Despite the continued high unemployment rate, unless another unemployment extension is passed for 2013 anyone who files for unemployment starting in July 2012 will not be eligible for anything more than state unemployment benefits, which are a maximum of 26 weeks depending on location.
The National Employment Law Project reports that "With all federal unemployment insurance programs scheduled to expire by year's end, more than 900,000 Americans will exhaust their state benefits during the first three months of 2013 and will be left without any jobless aid afterwards. In addition, more than two million Americans already receiving federal extended unemployment insurance will face immediate cut-off from the program in the week between Christmas and New Year's."
What seems to have fallen under the radar with extended benefits when Congress passed the unemployment extension for 2012 is the fact that unemployment is not only being cut back throughout this year, but will end entirely in 2013 without new legislation.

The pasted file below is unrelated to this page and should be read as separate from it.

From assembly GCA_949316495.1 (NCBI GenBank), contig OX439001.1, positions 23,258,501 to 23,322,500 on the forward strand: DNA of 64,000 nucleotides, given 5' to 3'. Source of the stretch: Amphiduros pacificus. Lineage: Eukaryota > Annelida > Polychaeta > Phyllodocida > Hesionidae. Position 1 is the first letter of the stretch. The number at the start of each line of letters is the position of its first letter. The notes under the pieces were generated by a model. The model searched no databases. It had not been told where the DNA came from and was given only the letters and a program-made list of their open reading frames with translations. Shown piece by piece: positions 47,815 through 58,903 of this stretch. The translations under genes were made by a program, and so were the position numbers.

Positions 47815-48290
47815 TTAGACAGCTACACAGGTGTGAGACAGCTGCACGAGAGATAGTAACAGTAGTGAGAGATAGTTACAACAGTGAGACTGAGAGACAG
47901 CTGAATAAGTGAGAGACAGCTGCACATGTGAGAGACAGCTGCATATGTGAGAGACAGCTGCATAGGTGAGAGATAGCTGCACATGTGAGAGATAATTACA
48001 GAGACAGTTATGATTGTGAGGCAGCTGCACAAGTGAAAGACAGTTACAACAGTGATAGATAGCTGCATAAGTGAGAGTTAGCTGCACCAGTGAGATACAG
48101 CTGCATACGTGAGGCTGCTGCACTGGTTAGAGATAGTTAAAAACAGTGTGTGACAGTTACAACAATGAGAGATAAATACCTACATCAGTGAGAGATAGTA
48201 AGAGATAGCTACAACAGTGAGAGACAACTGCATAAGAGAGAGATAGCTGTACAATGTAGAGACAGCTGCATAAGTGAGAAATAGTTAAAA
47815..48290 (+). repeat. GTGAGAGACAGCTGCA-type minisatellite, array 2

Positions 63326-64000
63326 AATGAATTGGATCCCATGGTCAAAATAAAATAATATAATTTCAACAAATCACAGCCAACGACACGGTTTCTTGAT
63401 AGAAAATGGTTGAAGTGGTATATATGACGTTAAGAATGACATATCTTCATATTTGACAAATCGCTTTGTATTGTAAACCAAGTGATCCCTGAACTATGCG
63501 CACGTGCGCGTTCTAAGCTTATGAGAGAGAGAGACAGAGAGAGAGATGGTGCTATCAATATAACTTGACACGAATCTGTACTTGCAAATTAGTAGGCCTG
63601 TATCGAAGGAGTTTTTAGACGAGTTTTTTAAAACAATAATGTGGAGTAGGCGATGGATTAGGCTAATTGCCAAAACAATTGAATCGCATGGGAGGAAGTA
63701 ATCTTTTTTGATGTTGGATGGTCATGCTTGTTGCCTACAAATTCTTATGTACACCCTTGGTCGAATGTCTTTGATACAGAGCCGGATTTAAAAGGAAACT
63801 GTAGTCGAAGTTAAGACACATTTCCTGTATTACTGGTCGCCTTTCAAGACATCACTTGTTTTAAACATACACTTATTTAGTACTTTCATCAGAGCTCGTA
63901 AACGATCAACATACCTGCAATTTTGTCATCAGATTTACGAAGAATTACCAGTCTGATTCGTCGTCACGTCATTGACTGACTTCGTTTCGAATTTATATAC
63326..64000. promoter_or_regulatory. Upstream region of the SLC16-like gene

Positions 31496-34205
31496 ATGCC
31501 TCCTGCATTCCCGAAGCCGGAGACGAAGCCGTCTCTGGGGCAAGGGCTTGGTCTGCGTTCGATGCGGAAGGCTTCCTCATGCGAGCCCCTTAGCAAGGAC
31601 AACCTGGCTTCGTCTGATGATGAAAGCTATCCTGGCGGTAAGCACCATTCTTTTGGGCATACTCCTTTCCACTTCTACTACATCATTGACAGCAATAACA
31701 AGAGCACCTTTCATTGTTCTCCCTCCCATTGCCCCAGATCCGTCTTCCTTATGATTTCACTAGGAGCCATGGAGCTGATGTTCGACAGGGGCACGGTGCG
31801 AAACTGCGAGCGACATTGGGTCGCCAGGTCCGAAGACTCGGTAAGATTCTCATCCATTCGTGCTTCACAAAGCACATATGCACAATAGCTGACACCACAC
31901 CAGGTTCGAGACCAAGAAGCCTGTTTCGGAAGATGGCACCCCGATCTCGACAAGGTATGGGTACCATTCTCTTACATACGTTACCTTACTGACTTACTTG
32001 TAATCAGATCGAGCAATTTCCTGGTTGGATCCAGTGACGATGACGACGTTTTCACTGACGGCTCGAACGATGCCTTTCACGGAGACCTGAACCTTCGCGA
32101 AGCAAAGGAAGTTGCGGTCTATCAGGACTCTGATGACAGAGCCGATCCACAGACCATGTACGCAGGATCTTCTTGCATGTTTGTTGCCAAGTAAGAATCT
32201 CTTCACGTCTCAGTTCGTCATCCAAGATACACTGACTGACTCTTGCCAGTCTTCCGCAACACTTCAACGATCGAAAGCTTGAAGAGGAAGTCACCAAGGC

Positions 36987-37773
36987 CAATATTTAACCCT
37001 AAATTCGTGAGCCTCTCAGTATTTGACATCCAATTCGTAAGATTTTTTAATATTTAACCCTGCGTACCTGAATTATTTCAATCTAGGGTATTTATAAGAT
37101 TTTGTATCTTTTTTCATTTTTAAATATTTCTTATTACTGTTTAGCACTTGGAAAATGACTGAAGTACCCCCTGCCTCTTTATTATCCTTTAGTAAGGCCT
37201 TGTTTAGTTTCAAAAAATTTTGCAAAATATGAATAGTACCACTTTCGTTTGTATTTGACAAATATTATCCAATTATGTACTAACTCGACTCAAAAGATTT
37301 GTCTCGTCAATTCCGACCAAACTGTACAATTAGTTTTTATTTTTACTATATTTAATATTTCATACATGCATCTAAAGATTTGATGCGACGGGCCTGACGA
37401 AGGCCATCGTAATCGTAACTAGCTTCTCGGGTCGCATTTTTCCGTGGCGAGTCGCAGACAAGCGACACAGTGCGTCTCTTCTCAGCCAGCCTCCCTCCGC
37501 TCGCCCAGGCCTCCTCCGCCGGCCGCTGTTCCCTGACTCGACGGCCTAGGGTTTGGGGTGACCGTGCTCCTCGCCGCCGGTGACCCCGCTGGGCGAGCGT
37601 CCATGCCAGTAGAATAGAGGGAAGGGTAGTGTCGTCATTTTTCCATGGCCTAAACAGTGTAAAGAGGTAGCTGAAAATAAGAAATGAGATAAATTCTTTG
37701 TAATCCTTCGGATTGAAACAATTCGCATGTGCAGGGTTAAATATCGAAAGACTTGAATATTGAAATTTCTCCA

The unemployment extension for long-term unemployed workers is being gradually reduced to 73 weeks in the states with the highest rates of unemployment and 63 weeks in other states. Plus, there are also changes in the number of weeks included in each tier of unemployment starting in September and the state unemployment rate must be at a certain level for the tiers to kick in.
Because unemployment compensation varies from state to state, it's important to check with your state unemployment office to determine what benefits you are eligible for and how that eligibility may change for the remainder of 2012 and for 2013. Some states have calculators you can use to get updated personal information, while others have worksheets with more general information.